Topical corticosteroids can treat inflammatory skin conditions, such as eczema. In rare cases, an individual may experience withdrawal symptoms after they stop using a topical corticosteroid. This is known as topical steroid withdrawal (TSW).
Topical corticosteroids for eczema come in a range of strengths. Mild versions are available over the counter (OTC), and more potent versions are available via prescription.
Eczema is a chronic inflammatory skin condition. The most common type of eczema is atopic dermatitis. The condition can range from mild to severe, with people typically experiencing flare-ups, in which the symptoms can intensify for days or weeks.
Other symptoms of eczema include:
- dry skin
- skin discoloration and inflammation
- thick, hard, scaly patches of skin
- rashes that may start weeping
- swollen skin
In lighter skin, eczema patches may appear red, while in darker skin, eczema patches may appear gray, purple, or dark brown.
Topical steroids are anti-inflammatory formulations that come in several different forms, such as:
People can apply topical steroids directly to the skin. They are the most common medication for the treatment of eczema.
Topical steroids are effective as a treatment for eczema because they can suppress the overactive immune system and reduce inflammation.
They range in strength from mild to ultra-high potency. Different strengths of topical products may include the same active ingredients in different concentrations.
Lower concentrations and amounts of topical steroids pose less risk of side effects when the body absorbs the steroid.
If a person’s eczema affects large areas of their skin, a doctor
- fluocinolone acetonide
- clobetasone butyrate
- triamcinolone acetonide
Strong topical steroids may be more effective for treating eczema in areas where a person’s skin is thicker, such as the palms and soles. A doctor
- mometasone furoate
- betamethasone dipropionate
- diflorasone diacetate
A doctor may prescribe very high potency topical steroids for people whose eczema did not respond to high strength treatment.
- clobetasol propionate
- halobetasol propionate
Some people may experience TSW within days or weeks of stopping treatment. This may lead to symptoms that are worse than those of their original skin condition.
People who experience TSW often have skin that has returned to its natural state without eczema before they stop treatment. Symptoms that may develop after ending treatment can include:
- scaly, dry skin
- thick, hardened skin
- skin sensitivity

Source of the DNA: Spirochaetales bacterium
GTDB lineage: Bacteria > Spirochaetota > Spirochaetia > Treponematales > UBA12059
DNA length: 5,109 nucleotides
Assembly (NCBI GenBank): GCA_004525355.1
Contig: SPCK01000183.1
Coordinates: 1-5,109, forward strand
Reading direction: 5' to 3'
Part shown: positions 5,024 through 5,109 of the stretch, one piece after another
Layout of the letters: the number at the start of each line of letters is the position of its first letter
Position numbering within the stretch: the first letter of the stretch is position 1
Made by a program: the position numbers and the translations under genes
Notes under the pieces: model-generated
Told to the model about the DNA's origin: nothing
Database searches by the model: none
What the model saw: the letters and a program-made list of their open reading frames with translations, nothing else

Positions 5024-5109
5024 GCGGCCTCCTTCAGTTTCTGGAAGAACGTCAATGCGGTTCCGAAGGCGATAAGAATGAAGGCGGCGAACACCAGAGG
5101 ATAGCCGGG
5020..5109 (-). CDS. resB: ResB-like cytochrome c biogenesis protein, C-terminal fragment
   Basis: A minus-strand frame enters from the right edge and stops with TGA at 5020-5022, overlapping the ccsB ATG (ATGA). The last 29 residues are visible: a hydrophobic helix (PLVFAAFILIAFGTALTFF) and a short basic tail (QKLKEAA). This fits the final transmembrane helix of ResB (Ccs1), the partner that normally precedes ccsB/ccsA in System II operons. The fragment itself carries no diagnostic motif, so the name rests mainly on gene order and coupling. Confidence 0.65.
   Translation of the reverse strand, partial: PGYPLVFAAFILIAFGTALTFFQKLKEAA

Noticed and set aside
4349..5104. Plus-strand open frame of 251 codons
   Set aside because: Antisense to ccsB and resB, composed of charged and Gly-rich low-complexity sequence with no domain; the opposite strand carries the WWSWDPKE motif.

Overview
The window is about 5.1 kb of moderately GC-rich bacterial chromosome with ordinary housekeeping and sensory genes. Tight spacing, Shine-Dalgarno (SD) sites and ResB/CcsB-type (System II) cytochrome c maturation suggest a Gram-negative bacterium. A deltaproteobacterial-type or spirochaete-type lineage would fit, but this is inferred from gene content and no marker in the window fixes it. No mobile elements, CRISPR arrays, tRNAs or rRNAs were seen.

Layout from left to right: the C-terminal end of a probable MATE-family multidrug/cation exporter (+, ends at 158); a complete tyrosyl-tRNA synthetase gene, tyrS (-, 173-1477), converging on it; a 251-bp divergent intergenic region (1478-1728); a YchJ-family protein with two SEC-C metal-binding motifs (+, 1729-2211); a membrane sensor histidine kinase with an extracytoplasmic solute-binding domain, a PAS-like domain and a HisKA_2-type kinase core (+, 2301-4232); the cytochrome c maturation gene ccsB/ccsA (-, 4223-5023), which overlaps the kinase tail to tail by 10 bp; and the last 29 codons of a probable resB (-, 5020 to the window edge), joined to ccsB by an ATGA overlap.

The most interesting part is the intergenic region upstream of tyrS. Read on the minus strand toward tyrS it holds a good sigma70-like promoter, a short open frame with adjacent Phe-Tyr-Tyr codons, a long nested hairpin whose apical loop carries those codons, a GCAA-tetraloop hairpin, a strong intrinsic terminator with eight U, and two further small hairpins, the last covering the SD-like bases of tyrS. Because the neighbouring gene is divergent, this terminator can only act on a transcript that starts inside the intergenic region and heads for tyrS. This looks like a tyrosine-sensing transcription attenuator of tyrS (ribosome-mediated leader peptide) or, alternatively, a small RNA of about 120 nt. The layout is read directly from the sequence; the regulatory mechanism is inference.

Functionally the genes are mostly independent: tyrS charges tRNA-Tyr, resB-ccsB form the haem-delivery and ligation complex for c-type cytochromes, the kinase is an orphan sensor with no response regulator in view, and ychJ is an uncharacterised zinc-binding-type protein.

- excessive sweating
- burning and stinging
Other symptoms may include:
Researchers do not know what causes TSW. More research and data are necessary to determine the causes, the number of people who develop TSW, and how much topical steroid a person would need to use to develop the condition.
Researchers have found that people who use topical steroids over a long period of time, and those who use moderate to high strength topical steroids daily, are at higher risk of developing TSW. These people are also
Researchers have not developed a standard treatment for TSW. A doctor will typically advise a person to stop using the steroid medication and let their skin heal over time. The effectiveness of this strategy can vary among individuals.
A doctor may prescribe a course of oral steroids to help with TSW. They will gradually reduce the strength of these drugs throughout treatment.
A person who experiences any symptoms of TSW should contact their doctor to rule out other causes and seek treatment. They should not stop taking or change how they use any medication their doctor has prescribed without discussing it with them first.
Someone with severe eczema symptoms may also contact a doctor to discuss treatment, as OTC treatments may not be effective. Eczema treatment can reduce the severity of symptoms, but there is no cure.
People who are experiencing pain or discomfort that interferes with their day-to-day life or sleep schedule should speak with a doctor.
Below are some of the most common questions about TSW and eczema.
How common is topical steroid withdrawal in people with eczema?
How long does topical steroid withdrawal last?
People can experience TSW for different amounts of time. The withdrawal symptoms may last from days to years, and a person’s skin may take from weeks to years to return to its usual state.
Does topical steroid withdrawal go away?
Yes, TSW can go away if a person stops using topical steroids completely and permanently. However, a person should not stop using topical steroids without consulting a doctor.
Topical steroids are a common treatment for eczema. They range in strength and are available in various forms, including creams, lotions, gels, and ointments. Mild topical steroids are available OTC, and a doctor can prescribe higher potency treatments.
People who use moderate to high strength topical steroids daily, or use topical steroids over a long period of time, are at greater risk of developing TSW. Symptoms may include itching, burning, lesions, and insomnia.
Researchers do not know what the exact causes of TSW are. People are at lower risk of developing TSW when they use low concentration topical steroids over a short time period.